‘We all get dressed for Bill.’

Over the weekend New York Times photographer Bill Cunningham died. As someone whose father bought the Sunday New York Times every weekend, Cunningham was a part of my life before I knew who he was.

When I moved to the East Village in 2000 I continued my father’s habit of buying the Times every Sunday. My girlfriend (now wife) loved fashion, so I’d always hand over the Fashion section to her which always had a grid of Cunningham’s fashion shots above the fold.

Jacob Bernstein did a great write-up on Cunningham:

Mr. Cunningham was such a singular presence in the city that, in 2009, he was designated a living landmark. And he was an easy one to spot, riding his bicycle through Midtown, where he did most of his field work: his bony-thin frame draped in his utilitarian blue French worker’s jacket, khaki pants and black sneakers (he himself was no one’s idea of a fashion plate), with his 35-millimeter camera slung around his neck, ever at the ready for the next fashion statement to come around the corner.

Nothing escaped his notice: not the fanny packs, not the Birkin bags, not the gingham shirts, not the fluorescent biker shorts.

In his nearly 40 years working for The Times, Mr. Cunningham snapped away at changing dress habits to chart the broader shift away from formality and toward something more diffuse and individualistic.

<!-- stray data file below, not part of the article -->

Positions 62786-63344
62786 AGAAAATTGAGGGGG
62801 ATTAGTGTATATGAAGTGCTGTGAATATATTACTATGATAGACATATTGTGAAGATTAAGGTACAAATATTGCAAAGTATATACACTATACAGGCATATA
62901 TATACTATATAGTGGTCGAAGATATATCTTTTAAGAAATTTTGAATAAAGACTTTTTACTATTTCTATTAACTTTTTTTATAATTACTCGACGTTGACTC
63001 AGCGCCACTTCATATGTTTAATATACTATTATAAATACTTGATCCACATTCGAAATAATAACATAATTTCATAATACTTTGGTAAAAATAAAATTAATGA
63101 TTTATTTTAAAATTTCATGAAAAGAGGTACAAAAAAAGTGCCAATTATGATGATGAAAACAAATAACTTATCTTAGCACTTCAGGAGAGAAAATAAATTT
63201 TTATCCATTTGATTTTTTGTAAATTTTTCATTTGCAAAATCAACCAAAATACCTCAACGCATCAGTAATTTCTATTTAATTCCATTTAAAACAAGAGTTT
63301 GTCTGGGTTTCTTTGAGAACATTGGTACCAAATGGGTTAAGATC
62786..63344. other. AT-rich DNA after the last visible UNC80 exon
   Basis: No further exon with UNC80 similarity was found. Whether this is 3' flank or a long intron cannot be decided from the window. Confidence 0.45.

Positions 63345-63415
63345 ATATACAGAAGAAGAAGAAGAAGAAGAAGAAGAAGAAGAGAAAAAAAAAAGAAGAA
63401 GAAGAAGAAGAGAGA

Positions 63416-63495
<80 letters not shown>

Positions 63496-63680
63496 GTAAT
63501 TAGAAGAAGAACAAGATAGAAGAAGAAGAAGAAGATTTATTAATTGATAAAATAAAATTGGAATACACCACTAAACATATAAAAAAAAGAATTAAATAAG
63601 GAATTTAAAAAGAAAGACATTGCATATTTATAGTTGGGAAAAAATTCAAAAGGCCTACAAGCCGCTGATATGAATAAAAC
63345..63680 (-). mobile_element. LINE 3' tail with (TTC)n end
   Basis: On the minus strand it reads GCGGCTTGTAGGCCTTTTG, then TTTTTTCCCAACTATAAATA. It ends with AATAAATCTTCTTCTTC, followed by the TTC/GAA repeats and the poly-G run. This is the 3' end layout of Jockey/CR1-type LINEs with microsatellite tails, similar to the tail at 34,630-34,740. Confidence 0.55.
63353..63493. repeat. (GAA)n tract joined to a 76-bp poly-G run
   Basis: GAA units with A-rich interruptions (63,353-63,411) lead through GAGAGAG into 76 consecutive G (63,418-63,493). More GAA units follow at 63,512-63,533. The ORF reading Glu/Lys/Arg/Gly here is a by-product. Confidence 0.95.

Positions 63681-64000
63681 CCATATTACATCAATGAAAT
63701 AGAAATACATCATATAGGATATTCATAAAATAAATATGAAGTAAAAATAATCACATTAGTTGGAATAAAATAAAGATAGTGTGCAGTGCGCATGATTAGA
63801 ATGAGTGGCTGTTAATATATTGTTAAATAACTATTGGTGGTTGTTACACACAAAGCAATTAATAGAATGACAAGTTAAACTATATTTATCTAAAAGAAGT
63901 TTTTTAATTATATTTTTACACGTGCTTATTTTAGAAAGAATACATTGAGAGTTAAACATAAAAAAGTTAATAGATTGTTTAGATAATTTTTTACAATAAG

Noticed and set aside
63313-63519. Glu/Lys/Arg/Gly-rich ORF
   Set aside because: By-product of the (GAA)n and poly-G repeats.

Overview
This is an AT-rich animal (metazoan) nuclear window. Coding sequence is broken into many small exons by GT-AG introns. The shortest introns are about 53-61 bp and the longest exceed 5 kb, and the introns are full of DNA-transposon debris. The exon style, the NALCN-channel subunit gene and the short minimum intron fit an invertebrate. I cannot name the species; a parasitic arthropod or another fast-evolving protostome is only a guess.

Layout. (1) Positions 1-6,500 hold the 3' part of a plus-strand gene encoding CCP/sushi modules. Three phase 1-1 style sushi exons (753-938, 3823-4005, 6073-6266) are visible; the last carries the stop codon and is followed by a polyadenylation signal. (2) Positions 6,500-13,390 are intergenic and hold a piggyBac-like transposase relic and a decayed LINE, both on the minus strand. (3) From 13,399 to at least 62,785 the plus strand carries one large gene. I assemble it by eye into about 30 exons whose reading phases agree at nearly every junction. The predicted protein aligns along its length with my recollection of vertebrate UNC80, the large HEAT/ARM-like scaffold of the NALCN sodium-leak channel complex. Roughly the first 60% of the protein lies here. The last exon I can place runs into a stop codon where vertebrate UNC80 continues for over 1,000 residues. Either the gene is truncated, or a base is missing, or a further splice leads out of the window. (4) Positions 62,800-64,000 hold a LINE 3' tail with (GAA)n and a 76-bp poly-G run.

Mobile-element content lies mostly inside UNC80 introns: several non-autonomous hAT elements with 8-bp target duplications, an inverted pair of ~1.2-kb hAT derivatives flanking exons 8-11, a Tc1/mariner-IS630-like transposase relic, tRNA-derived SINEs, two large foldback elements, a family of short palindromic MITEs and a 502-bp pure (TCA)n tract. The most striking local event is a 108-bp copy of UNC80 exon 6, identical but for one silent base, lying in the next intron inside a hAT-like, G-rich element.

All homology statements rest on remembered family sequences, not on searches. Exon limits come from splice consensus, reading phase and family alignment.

He was a unique man:

He didn’t go to the movies. He didn’t own a television. He ate breakfast nearly every day at the Stage Star Deli on West 55th Street, where a cup of coffee and a sausage, egg and cheese could be had, until very recently, for under $3. He lived until 2010 in a studio above Carnegie Hall amid rows and rows of file cabinets, where he kept all of his negatives. He slept on a single-size cot, showered in a shared bathroom and, when he was asked why he spent years ripping up checks from magazines like Details (which he helped Annie Flanders launch in 1982), he said: “Money’s the cheapest thing. Liberty and freedom is the most expensive.”

If you haven’t seen it yet, I recommend the the documentary, Bill Cunningham New York. I watched it a few years ago and loved it.

If you have Amazon Prime, it’s included in your subscription (hat tip, Jason Kottke).

Superman the Journalist

Interesting perspective on Superman by Khoi Vinh:

For Superman, particularly, I often wonder why the franchise’s many different regimes of comic book writers and film producers have continually overlooked what to me seems like an obvious opportunity for interesting stories: the idea that, of all the professions he could have chosen, Clark Kent decided to become a journalist. To me, the tension between the journalistic credo to solely observe and report, and having the god-like power to literally change the course of what gets reported is a fascinating one that has never been really explored. Superman hides in plain sight as a reporter clearly because he does not want to change the course of human history (beyond what’s possible for a human being working for a news organization is capable of); and yet his very existence theoretically alters mankind’s course forever. There’s a fantastic Superman movie to be filmed with Clark Kent’s life as a journalist at its center, one that could be serious and thoughtful but also one that could be genuinely fun and uplifting. Too bad nobody put me in charge of a Hollywood studio.